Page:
Ross: The big lie of food expiration dates
When I got to work Tuesday morning – by which I mean when I walked downstairs – one of the first headlines I saw was about a big lie. But it wasn’t that big lie, it was about a lie I’ve complained about long before Trump: the lie of food expiration dates.
This has been a sore subject in my family for years. We tend to keep a lot of earthquake food, and when you do that, you’re going to end up with stuff that is dated from the last big earthquake, which was in 2001.
And the discussion has always been as follows: One person says, “I’m never eating that, just throw it out,” and the other person (me) says, “The seal is intact, the can is not swelling, it is perfectly fine, bon appetit!”
So we end up eating separate dinners, one fresh, one expired.
Well, imagine my joy when I saw an extensively-researched article at Vox.com headlined “The lie of ‘expired’ food and the disastrous truth of America’s food waste problem.”
It pointed out that American families throw away around $2,000 worth of edible food a year because of the expiration dates. Which wastes money and farmland, and probably makes climate change worse, since everything does.
But as the article points out, the dates are not based on any kind of rigorous testing but are designed to get you to eat the food while it’s still fresh and tasty.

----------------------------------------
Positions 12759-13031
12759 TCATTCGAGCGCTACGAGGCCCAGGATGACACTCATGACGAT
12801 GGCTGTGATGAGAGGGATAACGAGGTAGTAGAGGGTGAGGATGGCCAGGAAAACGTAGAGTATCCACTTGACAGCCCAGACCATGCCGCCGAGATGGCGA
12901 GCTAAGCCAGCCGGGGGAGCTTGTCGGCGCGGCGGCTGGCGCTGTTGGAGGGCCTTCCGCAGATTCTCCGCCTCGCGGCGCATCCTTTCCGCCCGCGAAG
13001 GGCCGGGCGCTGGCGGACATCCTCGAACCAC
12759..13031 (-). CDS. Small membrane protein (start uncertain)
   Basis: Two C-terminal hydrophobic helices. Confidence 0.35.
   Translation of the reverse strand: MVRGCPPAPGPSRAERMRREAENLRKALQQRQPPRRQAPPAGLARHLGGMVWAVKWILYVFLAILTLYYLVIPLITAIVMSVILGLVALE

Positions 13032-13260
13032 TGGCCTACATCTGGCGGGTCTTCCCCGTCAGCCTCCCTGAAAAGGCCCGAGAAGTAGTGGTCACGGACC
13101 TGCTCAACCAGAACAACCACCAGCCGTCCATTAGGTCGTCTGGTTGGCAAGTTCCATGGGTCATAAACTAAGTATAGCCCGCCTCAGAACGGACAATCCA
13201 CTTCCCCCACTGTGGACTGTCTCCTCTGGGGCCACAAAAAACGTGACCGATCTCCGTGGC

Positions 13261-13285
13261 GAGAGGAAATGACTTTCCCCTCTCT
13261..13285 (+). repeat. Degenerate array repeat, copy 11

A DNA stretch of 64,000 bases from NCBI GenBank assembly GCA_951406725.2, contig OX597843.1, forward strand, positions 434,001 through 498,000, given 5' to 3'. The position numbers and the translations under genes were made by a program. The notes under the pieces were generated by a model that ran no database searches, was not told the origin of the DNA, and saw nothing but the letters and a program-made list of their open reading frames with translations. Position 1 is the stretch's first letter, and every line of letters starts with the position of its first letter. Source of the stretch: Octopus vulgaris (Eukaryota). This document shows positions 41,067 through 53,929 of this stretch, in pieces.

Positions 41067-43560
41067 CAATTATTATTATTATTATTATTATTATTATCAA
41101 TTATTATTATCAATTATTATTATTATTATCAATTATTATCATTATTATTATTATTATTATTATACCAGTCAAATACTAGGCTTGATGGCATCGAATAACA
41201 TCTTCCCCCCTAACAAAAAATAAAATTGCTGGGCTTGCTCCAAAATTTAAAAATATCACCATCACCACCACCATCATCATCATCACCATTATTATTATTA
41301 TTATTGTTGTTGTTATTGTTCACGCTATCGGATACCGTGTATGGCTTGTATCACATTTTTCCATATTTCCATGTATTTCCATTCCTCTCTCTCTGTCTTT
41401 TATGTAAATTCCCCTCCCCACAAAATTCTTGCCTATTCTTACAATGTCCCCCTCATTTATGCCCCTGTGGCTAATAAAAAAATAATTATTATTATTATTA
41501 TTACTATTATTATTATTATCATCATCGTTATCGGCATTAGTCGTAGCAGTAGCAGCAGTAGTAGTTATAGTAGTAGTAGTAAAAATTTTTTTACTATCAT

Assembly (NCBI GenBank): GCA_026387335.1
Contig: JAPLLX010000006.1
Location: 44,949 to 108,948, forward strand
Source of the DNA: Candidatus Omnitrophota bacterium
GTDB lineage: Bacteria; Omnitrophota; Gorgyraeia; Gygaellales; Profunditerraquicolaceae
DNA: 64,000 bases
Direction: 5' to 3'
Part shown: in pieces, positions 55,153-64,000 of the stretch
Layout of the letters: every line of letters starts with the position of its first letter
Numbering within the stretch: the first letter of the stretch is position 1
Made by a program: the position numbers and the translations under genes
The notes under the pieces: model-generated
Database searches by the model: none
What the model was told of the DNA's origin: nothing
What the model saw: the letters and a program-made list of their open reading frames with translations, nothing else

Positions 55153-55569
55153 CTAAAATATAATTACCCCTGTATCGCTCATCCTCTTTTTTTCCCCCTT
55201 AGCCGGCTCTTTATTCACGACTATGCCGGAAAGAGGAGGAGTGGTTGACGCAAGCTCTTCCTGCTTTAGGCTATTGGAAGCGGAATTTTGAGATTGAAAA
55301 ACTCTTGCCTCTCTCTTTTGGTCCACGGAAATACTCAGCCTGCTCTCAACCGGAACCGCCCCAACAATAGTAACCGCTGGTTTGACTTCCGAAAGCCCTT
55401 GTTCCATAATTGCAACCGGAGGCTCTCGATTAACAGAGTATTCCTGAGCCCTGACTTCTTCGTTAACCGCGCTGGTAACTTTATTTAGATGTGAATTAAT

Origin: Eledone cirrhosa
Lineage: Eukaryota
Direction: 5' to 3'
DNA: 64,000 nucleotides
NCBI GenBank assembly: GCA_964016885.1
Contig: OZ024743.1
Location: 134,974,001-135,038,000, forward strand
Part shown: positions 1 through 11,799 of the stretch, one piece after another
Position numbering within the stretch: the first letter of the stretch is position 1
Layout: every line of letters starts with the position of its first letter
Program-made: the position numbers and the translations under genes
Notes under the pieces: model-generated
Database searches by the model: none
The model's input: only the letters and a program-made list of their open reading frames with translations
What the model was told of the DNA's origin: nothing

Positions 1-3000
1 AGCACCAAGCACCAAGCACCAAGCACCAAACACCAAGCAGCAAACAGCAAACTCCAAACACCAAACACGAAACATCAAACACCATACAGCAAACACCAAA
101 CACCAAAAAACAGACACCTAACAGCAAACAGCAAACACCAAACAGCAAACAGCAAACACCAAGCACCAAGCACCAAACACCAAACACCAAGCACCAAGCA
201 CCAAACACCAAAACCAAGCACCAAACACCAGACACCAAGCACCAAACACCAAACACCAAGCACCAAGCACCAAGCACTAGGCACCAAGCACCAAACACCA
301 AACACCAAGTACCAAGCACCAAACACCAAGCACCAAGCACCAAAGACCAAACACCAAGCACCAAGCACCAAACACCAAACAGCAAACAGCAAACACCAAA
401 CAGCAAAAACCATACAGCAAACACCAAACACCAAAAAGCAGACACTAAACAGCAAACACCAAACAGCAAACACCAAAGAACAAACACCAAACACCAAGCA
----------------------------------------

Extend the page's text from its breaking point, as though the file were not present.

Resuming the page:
I don’t blame the manufacturers for that, but the point is the dates have nothing to do with safety.
I already knew this. I have successfully eaten 15-year-old freeze-dried spaghetti and canned tomato paste from the last decade.
And as the article points out, even at their freshest, foods like cheese, yogurt, and sour cream are basically forms of spoiled milk. Bottom line: “Old” does not always equal “dangerous.”
So I recommend the article, even if you still end up throwing out your dated food. My main reason for this commentary is that if someone is listening upstairs, she now knows that no less a source than Vox.com is backing up what I’ve been saying for years.
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